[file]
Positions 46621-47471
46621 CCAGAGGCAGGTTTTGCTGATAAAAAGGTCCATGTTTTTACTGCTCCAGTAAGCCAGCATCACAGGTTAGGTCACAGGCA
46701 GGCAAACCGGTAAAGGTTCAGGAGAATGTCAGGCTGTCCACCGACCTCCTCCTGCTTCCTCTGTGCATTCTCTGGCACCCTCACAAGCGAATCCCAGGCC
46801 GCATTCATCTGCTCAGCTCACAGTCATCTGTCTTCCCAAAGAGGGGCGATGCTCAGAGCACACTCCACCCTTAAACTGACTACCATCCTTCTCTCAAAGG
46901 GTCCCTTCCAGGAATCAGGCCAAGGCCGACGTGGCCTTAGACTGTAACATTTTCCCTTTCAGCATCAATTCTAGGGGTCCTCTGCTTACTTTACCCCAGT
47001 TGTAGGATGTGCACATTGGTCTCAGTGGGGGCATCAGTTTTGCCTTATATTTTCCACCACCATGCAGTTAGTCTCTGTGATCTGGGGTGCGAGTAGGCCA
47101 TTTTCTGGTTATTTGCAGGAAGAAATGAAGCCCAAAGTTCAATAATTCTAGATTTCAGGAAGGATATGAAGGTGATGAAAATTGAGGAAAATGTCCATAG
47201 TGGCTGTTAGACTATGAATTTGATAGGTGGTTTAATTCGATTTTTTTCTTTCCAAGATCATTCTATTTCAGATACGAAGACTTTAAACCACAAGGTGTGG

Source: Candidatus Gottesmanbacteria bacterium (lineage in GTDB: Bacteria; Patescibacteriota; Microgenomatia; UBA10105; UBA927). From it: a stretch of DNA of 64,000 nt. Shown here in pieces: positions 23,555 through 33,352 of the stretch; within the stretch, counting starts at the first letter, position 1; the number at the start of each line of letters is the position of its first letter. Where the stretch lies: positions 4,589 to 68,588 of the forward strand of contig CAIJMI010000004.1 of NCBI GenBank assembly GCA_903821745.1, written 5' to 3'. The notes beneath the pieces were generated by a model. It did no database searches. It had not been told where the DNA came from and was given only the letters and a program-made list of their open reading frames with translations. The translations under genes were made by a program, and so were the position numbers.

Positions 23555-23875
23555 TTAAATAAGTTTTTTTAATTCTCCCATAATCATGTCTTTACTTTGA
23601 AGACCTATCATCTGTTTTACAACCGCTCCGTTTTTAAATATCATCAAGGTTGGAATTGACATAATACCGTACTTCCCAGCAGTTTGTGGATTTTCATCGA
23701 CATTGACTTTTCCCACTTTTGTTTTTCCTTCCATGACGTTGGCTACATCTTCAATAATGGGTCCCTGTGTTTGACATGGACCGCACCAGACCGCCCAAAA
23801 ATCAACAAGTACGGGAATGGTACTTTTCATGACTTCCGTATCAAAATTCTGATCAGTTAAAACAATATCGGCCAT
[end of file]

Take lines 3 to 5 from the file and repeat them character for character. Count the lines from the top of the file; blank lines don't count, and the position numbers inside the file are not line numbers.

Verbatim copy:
46701 GGCAAACCGGTAAAGGTTCAGGAGAATGTCAGGCTGTCCACCGACCTCCTCCTGCTTCCTCTGTGCATTCTCTGGCACCCTCACAAGCGAATCCCAGGCC
46801 GCATTCATCTGCTCAGCTCACAGTCATCTGTCTTCCCAAAGAGGGGCGATGCTCAGAGCACACTCCACCCTTAAACTGACTACCATCCTTCTCTCAAAGG
46901 GTCCCTTCCAGGAATCAGGCCAAGGCCGACGTGGCCTTAGACTGTAACATTTTCCCTTTCAGCATCAATTCTAGGGGTCCTCTGCTTACTTTACCCCAGT